For her debut album, Tatum Lynn was introduced, by her manager, to cowriters for the first time. Her team included Jon Levine (Dua Lipa, Alessia Cara, Andy Grammer), Lauren Christy (Rihanna, Bebe Rexha), John Fields (Demi Lovato, Jonas Brothers, P!nk), Andrew Wells (5 Seconds of Summer, Meghan Trainor), Stephan Moccio (Miley Cyrus, The Weeknd, Avril Lavigne, Celine Dion) and Michael Bland (Prince).
To that point, she’d written by herself, but she quickly realized she loved collaborating with others.
“It was definitely different getting in a room and writing with someone else, because I feel like more ideas were bouncing, and it just went really great,” she said. “I really enjoy writing with other people, especially when your friends and you get along, and you think the same things.”
Lynn originally self-released the album in the fall of 2019, but with the success of “Later Baby XO,” she decided it could be more successful with more professional representation. She didn’t realize she’d be waiting for more than a year for that to happen. The pandemic had a way of changing things.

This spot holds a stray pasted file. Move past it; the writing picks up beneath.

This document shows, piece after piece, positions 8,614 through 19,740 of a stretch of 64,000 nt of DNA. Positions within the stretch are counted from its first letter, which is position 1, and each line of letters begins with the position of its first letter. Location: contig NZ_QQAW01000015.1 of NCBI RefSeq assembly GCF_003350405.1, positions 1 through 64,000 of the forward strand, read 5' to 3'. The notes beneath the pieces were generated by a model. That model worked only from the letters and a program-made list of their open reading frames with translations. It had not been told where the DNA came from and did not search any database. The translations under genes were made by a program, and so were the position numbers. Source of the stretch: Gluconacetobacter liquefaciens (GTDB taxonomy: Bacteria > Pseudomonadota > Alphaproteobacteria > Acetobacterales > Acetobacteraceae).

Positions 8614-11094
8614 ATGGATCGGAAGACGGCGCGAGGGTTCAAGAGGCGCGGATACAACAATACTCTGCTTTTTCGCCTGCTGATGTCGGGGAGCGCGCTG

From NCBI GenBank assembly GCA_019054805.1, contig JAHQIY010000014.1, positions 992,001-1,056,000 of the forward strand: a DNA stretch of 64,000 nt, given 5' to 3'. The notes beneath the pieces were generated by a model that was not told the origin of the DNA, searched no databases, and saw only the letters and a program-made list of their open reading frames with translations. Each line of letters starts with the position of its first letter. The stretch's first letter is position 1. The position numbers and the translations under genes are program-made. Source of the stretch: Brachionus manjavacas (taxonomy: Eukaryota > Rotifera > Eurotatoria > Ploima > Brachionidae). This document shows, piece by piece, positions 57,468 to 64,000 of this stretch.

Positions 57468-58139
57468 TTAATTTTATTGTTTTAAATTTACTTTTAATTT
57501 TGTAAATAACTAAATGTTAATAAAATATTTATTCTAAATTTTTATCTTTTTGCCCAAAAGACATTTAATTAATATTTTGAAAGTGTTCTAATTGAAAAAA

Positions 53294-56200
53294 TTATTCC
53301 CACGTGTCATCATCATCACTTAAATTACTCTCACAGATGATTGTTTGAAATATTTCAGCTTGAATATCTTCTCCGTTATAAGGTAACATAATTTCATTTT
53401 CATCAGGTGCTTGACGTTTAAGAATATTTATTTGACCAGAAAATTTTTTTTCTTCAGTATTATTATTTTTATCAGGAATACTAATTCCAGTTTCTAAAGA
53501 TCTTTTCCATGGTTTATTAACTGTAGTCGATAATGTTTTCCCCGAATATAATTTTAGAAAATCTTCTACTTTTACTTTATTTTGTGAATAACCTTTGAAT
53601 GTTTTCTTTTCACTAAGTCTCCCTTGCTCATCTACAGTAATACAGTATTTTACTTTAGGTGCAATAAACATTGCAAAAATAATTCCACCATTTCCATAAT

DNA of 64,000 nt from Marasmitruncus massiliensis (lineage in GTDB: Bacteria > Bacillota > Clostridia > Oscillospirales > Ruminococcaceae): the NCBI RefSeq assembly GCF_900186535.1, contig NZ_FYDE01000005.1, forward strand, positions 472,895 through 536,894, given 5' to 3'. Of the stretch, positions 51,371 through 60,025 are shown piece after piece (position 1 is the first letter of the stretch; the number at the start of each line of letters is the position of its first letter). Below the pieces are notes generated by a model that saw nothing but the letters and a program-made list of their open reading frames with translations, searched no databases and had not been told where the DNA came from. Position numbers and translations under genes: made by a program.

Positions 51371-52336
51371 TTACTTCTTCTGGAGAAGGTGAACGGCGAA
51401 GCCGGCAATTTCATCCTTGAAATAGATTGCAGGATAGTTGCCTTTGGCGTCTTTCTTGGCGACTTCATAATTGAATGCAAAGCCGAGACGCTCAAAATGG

None of the songs on the album are old, fortunately. Lynn wrote all of them between 2019 and 2020. Prior to that, she kept her original songs to herself, her journals and her family.
In November she released her next single, the incredibly catchy and self-empowering “Let Down Your Hair,” with a video choreographed by “So You Think You Can Dance” dancer and choreographer Benji Schwimmer, who has become a friend since then. The video has Lynn and a couple of dancers practicing in an empty studio, and tripping—which really did happen at one point, but its ending up in the video is a re-creation.
“I made it more dramatic for the shot,” she said.
The album includes snappy kiss-off anthems, as well as love song “Closer,” which Lynn wrote for her now-fiance. Lynn, who began her music journey by posting covers online, also shared her version of Justin Bieber’s “Mistletoe” leading up to the holidays. She’s hoping her fans won’t have to wait as long for whatever comes following the album.
Follow editor Roman Gokhman at Twitter.com/RomiTheWriter.